Linda Gotovac didn’t expect to see this scene from the cab of her brown Kia Soul passing through the heart of Tenino, but here’s how it played out:
Blippi — clad in his signature orange-framed glasses, bowtie and blue and orange cap — rides a bike along Olympia Street in Tenino when he comes across 5-year-old Wyatt Williams using a chisel to cut into a block of stone outside the Tenino Stone Carvers shed.
“Whoa! Check it out, a stone carving shop,” Blippi says in a goofy, high-pitch voice. “Let’s go check it out.”
Putting his helmet delicately on the seat of the yellow bicycle, Blippi cautiously walks over to Wyatt, who’s wearing safety glasses and a stone carver’s bib.
“Whoa, hey. What’s your name?” Blippi asks with a smile stretching cheek to cheek.
Wyatt bashfully holds the chisel between his two small hands and grins.
“Is it Wyatt?” Blippi asks.
Wyatt nods approvingly. “Boy, that’s a cool name. What are you doing here, Wyatt?” Blippi asks.
Tiny Wyatt then positioned his mallet and chisel to cut into the stone. He was, of course, making a masterpiece at the regionally renowned stone carvers shed, a place many of Blippi’s viewers might not know about.
“Oh, making holes in the stones so that he can color them in? That’s really cool,” Blippi says facing a camera while Wyatt hammers away at his magnum opus.
The Tenino Stone Carvers shed was just one of the many stops education YouTube sensation Blippi and his friends made on Thursday while on a visit to film in the Stone City.
Blippi, the alter ego of one Stevin John, 32, of Des Moines, and his small crew stopped by the small town of 2,000 to record a new video. With the help of Mayor Wayne Fournier, Blippi was able to get access to a police vehicle and fire engine.
“This is wonderful. This is great. I love it,” Gotovac, a Tenino City Council member, said while looking at Blippi and Wyatt from her vehicle. “That little kid is quite an actor.”
From learning how popsicles are made, to a tooth brushing sing-a-long song, Blippi — who resembles someone between Pee-wee Herman and Blue’s Clues’s Steve — and his videos have been watched more than 12 billion times, according to his website.
His YouTube channel, which hosts hours upon hours of educational videos with the quirky character, has more than 9.11 million subscribers to date.
John said the idea for Blippi stems from watching the YouTube videos his then nephew would watch in their home back in Ellensburg. His character grew from a small idea, publishing his first video in 2014, and now boasts wide international appeal, garnering millions of views with each new video.
Today, Blippi toys, books and clothing are all the rage with kids aged 2 to 5 — sometimes, even with older children.
“It’s absolutely perfect for him because he has that level of energy that’s so contagious,” said Eric Luck, 30, John’s videographer and longtime friend.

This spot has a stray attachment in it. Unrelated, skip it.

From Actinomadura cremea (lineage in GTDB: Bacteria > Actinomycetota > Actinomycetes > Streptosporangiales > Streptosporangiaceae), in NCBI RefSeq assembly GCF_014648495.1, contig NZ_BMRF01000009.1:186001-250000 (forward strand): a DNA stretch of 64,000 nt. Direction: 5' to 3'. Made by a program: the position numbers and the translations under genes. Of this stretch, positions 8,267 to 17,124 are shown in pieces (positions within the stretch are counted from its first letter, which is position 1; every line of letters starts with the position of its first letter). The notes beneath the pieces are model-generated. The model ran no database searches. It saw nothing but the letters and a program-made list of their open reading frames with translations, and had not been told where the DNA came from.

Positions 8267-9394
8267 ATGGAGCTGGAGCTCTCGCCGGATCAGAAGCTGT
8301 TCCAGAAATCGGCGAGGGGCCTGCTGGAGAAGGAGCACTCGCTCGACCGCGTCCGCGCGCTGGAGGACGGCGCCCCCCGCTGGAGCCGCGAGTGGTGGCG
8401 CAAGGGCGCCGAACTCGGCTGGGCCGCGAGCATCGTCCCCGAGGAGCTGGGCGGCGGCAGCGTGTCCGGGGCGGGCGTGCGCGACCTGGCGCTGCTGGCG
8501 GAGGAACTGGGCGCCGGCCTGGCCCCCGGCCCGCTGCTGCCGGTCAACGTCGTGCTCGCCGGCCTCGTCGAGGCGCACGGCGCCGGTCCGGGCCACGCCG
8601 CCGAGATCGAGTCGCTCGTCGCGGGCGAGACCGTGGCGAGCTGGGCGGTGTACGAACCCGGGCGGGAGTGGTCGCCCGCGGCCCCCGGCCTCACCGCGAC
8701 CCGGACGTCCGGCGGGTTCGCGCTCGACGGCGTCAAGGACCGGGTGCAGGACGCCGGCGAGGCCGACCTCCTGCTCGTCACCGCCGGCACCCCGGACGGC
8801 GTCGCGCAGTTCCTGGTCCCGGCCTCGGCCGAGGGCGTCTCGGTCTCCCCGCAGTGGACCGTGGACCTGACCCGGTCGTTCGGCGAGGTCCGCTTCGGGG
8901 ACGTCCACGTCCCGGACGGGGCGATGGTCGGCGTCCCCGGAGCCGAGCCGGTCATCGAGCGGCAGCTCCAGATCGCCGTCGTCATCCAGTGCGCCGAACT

Growing up in Ellensburg, Luck said he and John always had a passion for filmmaking and videography, so this seems like a perfect outlet for him, especially as YouTube, Netflix and social media companies democratized the way modern television and films are made.
Their three-man film crew on Thursday consisted of John, Luck and Kelly Fraizer, their producer from Moonbug Entertainment, one of the largest digital kids media education companies in the U.S.
Between shoots, John could be seen consulting with Luck and Frazier on the next shot, pulling dialogue off the cuff just seconds before they hit the record button.
Nijah Ahmed, the office manager at South Thurston Fire and EMS, was able to take a video with Blippi for her nephew as the film crew arrived at her station.
“He is obsessed. The second I saw him outside, I said ‘oh my gosh, that’s Blippi,’” Ahmed said. “My nephew, he plays him all the time. Same with my neighbor’s kids as well.”
One of Blippi’s biggest fans on Thursday was 2-year-old Trooper Wachter-Parent, who got a photo with the dance-happy character on the fender of one of the fire engines.
In the arms of his father, 37-year-old Jason Parent, the two followed along as Blippi made his way from the fire station to the Tenino quarry pool.
Parent said it was about a year ago when Trooper got really into motorcycles after watching his video “Blippi Rides a Motorcycle.”
“For whatever reason, that was the video he decided to watch over and over again, and the rest is history,” Parent said. “I don’t even think he was 2 and he was saying ‘That’s the spring, that’s the engine, that’s the brakes, and that’s the clutch.’”
Trooper eventually got so into motorcycles that he’s now riding BMX bikes and is on a sponsored team, Parent said.
Since then, Trooper’s love for Blippi has only grown. He’s probably watched just about every video published by him. As an educational media, Parent said he enjoys what Blippi’s videos offer.
“I told my wife that he got into bikes because of Blippi,” Parent said.
Blippi’s video on Tenino will be out in about four to eight weeks, John said. His other videos can be found on Amazon, YouTube and, hopefully soon, Netflix.